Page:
Medical imaging tests are often assumed to be one of the factors driving health care spending up. But new research shows that physicians are ordering diagnostic imaging exams on an increasingly lower rate of their interactions with Medicare patients.

The study, conducted by the Harvey L. Neiman Health Policy Institute and published in the July issue of the Journal of the American College of Radiology (JACR), utilizes a breadth of available evidence well beyond previous studies on imaging costs. Instead of looking solely at Medicare spending data, the Neiman Institute research uses Medical Expenditure Panel Survey data collected by the federal government, which allows an analysis of physician decisions and actions during patient visits.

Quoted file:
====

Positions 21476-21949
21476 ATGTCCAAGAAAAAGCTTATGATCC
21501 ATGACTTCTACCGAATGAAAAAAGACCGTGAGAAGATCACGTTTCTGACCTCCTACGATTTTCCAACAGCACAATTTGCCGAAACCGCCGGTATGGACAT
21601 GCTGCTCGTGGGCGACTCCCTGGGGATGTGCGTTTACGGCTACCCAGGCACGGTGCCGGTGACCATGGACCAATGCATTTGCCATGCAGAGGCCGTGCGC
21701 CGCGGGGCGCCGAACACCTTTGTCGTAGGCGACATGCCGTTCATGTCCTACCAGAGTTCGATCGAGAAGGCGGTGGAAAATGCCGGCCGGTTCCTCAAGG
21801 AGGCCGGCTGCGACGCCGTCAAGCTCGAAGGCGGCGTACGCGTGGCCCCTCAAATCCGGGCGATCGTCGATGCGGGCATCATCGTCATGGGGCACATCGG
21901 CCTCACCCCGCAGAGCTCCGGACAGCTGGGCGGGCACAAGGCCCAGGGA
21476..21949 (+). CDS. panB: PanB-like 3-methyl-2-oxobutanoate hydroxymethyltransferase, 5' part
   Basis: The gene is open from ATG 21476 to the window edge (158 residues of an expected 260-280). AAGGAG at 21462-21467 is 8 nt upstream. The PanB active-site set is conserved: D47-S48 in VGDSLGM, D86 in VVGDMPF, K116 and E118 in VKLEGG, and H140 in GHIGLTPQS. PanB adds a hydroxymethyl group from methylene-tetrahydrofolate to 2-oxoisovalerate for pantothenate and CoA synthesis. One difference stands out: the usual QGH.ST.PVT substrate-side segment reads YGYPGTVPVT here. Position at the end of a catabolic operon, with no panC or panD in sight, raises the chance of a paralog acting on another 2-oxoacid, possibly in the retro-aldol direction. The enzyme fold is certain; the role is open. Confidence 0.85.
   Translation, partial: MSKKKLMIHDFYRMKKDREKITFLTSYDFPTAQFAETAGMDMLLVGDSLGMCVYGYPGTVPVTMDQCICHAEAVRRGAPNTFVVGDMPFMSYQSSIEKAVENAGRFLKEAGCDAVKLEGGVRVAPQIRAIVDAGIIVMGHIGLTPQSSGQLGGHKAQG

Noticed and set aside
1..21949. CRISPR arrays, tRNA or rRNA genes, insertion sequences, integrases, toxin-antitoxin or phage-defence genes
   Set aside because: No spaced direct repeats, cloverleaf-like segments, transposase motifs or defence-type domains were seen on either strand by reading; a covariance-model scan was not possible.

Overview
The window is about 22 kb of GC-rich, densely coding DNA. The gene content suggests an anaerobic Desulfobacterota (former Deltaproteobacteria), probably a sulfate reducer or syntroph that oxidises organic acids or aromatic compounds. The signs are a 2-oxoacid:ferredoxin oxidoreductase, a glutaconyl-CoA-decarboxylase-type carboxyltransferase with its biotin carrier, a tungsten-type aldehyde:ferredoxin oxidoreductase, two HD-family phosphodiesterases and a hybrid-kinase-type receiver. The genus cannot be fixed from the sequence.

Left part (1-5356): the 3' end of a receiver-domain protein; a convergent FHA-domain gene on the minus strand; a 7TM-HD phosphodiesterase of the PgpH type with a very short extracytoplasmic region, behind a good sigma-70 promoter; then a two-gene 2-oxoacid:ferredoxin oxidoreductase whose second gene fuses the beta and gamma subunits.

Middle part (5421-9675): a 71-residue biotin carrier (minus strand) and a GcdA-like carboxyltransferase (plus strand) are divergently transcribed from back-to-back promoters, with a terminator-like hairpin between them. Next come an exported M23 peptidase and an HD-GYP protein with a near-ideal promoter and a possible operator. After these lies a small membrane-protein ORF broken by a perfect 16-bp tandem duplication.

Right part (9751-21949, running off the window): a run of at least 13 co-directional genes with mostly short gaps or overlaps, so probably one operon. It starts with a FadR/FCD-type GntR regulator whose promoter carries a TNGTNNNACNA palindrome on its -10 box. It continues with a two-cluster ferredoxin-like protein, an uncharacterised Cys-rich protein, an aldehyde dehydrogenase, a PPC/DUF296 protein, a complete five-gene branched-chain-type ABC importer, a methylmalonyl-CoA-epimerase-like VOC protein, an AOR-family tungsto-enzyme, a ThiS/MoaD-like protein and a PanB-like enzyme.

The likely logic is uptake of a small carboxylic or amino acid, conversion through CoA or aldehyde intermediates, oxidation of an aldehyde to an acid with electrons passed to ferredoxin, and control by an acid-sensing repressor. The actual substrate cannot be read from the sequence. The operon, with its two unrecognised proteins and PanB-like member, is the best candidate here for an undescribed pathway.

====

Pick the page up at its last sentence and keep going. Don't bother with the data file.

This data shows that the number of physician visits by patients 65 years of age or older resulting in an imaging exam is consistently trending downward, from 12.8% in 2003 to 10.6% in 2011. Similarly, Medicare spending per enrollee for imaging has declined from $418 in 2006 to $390 in 2011.